The Manzanar Interpretive Center is located in the historic Manzanar High School Auditorium. This building was created with a stage for performances. Today we sometimes host performances using the stage. The stage also makes a great place to display paintings, photography, mixed media presentations, and other temporary exhibits. All exhibits on the stage are free and open to the public. Please check back later for information on upcoming exhibits.
Photo Courtesy of Michael Heivly
February 6 - March 29, 2008
The photographs of Michael Heivly do more than document the remains of Manzanar War Relocation Center. In the photo exhibit Images of Manzanar, Mr. Heivly presents images that focus on the basic foundations of Manzanar, both physical and metaphorical, and the signatures imprinted in the concrete by internees who built many camp features. Images of Manzanar will be on display at the Manzanar Interpretive Center now through March 29, 2008.
Since receiving his M.F.A. from the University of Colorado in 1972 Mr. Heivly has had a number of solo exhibitions. In 1984 he was named a Distinguished Artist of the California State Universities and is currently an Artist/Fellow of Project InterCommunication Center, Tokyo, Japan. Mr. Heivly has taught extensively and is currently Professor of Art at California State University, Bakersfield.
One gallery director said of Mr. Heivly’s photographs, “They speak poetically of loss, melancholy, and silent complicity.” His series of related images prompted another reviewer to write, “Repetition helps viewers physically slow down as they move through the exhibit, allowing them to meditate on what it truly means for Manzanar to have existed.”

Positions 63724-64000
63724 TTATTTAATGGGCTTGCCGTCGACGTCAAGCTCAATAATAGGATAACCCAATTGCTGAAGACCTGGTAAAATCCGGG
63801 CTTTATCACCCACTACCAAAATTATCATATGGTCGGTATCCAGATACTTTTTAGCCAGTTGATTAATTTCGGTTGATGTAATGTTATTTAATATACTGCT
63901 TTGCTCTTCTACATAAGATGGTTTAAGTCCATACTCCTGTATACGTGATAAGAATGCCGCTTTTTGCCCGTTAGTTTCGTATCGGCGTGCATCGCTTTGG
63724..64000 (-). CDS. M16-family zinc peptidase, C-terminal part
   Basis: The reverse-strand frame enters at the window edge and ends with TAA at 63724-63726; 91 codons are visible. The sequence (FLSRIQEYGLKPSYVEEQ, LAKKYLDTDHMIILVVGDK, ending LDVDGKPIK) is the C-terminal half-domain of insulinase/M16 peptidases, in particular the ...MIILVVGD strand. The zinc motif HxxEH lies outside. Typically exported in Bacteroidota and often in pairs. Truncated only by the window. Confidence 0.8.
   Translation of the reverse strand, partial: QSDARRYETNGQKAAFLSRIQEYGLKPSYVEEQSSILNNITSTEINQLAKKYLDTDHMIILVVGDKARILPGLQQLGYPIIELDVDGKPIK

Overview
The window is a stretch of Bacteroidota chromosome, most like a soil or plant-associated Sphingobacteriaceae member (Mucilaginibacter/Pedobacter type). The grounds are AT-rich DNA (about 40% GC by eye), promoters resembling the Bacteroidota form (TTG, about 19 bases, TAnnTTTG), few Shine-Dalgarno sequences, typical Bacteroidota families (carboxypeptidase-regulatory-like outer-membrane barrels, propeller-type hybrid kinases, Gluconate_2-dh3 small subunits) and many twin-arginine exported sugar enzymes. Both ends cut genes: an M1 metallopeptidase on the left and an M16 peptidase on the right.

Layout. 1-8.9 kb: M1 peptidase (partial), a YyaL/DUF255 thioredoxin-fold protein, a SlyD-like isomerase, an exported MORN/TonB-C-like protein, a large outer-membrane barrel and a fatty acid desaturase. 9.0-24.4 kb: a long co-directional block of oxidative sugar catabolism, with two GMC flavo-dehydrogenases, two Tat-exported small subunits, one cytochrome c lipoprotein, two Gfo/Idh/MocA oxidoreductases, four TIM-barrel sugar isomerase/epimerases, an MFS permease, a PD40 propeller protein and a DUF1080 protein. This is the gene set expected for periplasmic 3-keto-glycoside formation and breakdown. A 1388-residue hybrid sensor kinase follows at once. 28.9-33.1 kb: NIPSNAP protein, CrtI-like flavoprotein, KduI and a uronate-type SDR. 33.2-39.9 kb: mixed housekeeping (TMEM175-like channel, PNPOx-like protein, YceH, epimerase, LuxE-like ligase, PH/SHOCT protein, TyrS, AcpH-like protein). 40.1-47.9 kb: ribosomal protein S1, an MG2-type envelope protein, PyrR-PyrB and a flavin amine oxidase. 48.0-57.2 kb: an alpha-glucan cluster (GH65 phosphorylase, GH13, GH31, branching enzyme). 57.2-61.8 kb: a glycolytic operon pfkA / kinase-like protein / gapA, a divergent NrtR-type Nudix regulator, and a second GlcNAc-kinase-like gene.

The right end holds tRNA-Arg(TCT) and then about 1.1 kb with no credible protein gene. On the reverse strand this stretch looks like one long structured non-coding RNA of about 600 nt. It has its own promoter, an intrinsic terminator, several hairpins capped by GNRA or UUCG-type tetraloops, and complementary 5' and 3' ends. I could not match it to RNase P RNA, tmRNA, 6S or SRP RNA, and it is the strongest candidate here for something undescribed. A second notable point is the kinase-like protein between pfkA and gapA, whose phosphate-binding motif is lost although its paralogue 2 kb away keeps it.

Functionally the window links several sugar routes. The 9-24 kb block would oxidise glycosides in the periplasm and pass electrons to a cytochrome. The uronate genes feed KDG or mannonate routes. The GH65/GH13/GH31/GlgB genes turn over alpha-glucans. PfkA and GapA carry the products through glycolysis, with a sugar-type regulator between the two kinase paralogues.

August 25, 2007 - January 13, 2008
Most people don’t think of wartime internment camps as humorous. But former internee Jack Masuoka not only found humor in a dark situation, he also found a way to share his experiences by drawing cartoons. Masuoka’s historic cartoons, while depicting adverse conditions, find the light side of life in camp. Taken together they offer insight into the uncertainty and anxiety of those times, while celebrating the resiliency of the human spirit. Manzanar National Historic Site, in partnership with the Japanese American Museum of San Jose, hosts a show of Masuoka’s cartoons at the Manzanar Interpretive Center now through November 12, 2007.
Masuoka was a teenager when he and his family were sent to Poston, Arizona, one of ten War Relocation Authority camps like Manzanar. They were among more than 120,000 Japanese Americans held in camps during World War II. Through his timeless cartoons, Jack Masuoka captures facets of daily life behind barbed wire.
Masuoka’s cartoons are now captured in a book, POSTON CAMP II, BLOCK 211. He still draws cartoons professionally and is a member of the National Cartoonist Society.
June 23 - August 5, 2007
Manzanar National Historic Site has a long history of interpretation and commemoration through painting, photography, words, and song. In that spirit, Manzanar welcomed its first volunteer Artists-in-Residence in 2006. Jamie and Melissa Poulsen, a mother-daughter team with family connections to the Japanese American internment experience, spent part of last summer exploring the site, painting, and writing poetry inspired by Manzanar’s layers of history.
Preparing to come to Manzanar, Jamie Poulsen expressed her wish to “artistically explore the heritage of my family: the internment and the lasting effects that this experience has had on myself, my family, and my community.” Please visit us to see the Poulsens' paintings and poetry on display at the Manzanar Interpretive Center.
Did You Know?
The city of Los Angeles gets much of its water from the Owens Valley, and it owns the majority of the land on the valley floor. The federal government leased the land for the camp from Los Angeles because it was vacant and had water.